August 2010
Volume 10, Issue 7
Free
Vision Sciences Society Annual Meeting Abstract  |   August 2010
A genetic basis for face memory: evidence from twins
Author Affiliations
  • Jeremy Wilmer
    Department of Psychology, Wellesley College
  • Laura Germine
    Department of Psychology, Harvard University
  • Christopher Chabris
    Department of Psychology, Union College
  • Garga Chatterjee
    Department of Psychology, Harvard University
  • Mark Williams
    Macquarie Centre for Cognitive Science, Macquarie University
  • Ken Nakayama
    Department of Psychology, Harvard University
  • Bradley Duchaine
    Institute of Cognitive Neuroscience, University College London
Journal of Vision August 2010, Vol.10, 563. doi:10.1167/10.7.563
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      Jeremy Wilmer, Laura Germine, Christopher Chabris, Garga Chatterjee, Mark Williams, Ken Nakayama, Bradley Duchaine; A genetic basis for face memory: evidence from twins. Journal of Vision 2010;10(7):563. doi: 10.1167/10.7.563.

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      © ARVO (1962-2015); The Authors (2016-present)

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Abstract

Compared to notable successes in the genetics of basic sensory transduction, progress on the genetics of higher level perception and cognition has been limited. We propose that investigating specific cognitive abilities with well-defined neural substrates, such as face recognition, may yield additional insights. We used a classic twin design to determine the relative contributions of genes and environment to face recognition ability. Our measure of face recognition ability was the widely used Cambridge Face Memory Test (CFMT), a reliable, normed, well-validated test requiring study and then recognition of faces in novel views and novel lighting. We found that the correlation of scores between monozygotic twins (0.70) was both statistically indistinguishable from our measure's test-retest reliability (0.70) and more than double the dizygotic twin correlation (0.30), evidence that genetic influence accounts for all of CFMT's familial resemblance and for a very large proportion of its total stable variation. We also used an individual differences based study to dissociate face recognition ability from other abilities. A low correlation between CFMT and verbal recognition (0.17) demonstrated that the heritability we observed for CFMT was not the result of motivation, attention, computer-literacy, or general memory. A modest correlation between CFMT and abstract art recognition (0.26) indicated that general visual processes make only limited contributions to CFMT performance. Our results therefore identify a rare phenomenon in behavioral genetics: a highly specific cognitive ability that is highly heritable. These results establish a clear genetic basis for one of the most intensively studied and socially advantageous of cognitive traits, opening a new domain to genetic investigation.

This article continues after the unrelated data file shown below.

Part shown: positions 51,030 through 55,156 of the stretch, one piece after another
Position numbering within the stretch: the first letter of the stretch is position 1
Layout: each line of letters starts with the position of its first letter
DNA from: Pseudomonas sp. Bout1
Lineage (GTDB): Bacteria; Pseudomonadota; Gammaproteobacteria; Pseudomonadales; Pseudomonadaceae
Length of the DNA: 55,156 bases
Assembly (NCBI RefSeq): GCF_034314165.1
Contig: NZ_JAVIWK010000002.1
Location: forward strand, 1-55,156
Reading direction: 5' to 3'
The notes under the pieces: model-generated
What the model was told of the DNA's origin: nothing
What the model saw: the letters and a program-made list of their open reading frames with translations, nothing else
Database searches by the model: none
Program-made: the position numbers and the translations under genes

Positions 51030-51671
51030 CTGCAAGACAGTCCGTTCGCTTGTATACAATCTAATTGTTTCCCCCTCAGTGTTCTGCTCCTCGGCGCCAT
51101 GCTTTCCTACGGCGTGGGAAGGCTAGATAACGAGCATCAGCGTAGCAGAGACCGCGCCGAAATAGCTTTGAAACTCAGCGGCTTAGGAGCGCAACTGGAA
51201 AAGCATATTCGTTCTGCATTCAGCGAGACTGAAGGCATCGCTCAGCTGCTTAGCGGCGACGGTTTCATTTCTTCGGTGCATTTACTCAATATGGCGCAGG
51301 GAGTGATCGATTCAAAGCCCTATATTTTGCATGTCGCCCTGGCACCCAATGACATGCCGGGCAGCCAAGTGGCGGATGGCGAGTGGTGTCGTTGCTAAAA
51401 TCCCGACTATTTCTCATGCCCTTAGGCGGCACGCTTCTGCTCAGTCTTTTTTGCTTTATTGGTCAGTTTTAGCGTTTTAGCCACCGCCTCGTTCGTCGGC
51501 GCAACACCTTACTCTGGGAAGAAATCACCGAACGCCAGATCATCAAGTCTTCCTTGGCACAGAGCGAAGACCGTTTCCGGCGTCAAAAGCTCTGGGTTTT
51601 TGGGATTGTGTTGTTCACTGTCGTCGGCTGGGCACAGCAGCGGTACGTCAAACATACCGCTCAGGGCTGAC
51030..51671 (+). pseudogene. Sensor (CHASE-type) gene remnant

Wilmer, J. Germine, L. Chabris, C. Chatterjee, G. Williams, M. Nakayama, K. Duchaine, B. (2010). A genetic basis for face memory: evidence from twins [Abstract]. Journal of Vision, 10(7):563, 563a, http://www.journalofvision.org/content/10/7/563, doi:10.1167/10.7.563. [CrossRef]
Footnotes
 Funding for this project was provided by the Economic and Social Research Council to BD, an NIH fellowship to JW, an NSF grant to J. Richard Hackman and Stephen M. Kosslyn, and a DCI Postdoctoral Fellowship to CFC. This research was facilitated through the Australian Twin Registry which is supported by an Enabling Grant from the National Health & Medical Research Council administered by The University of Melbourne.
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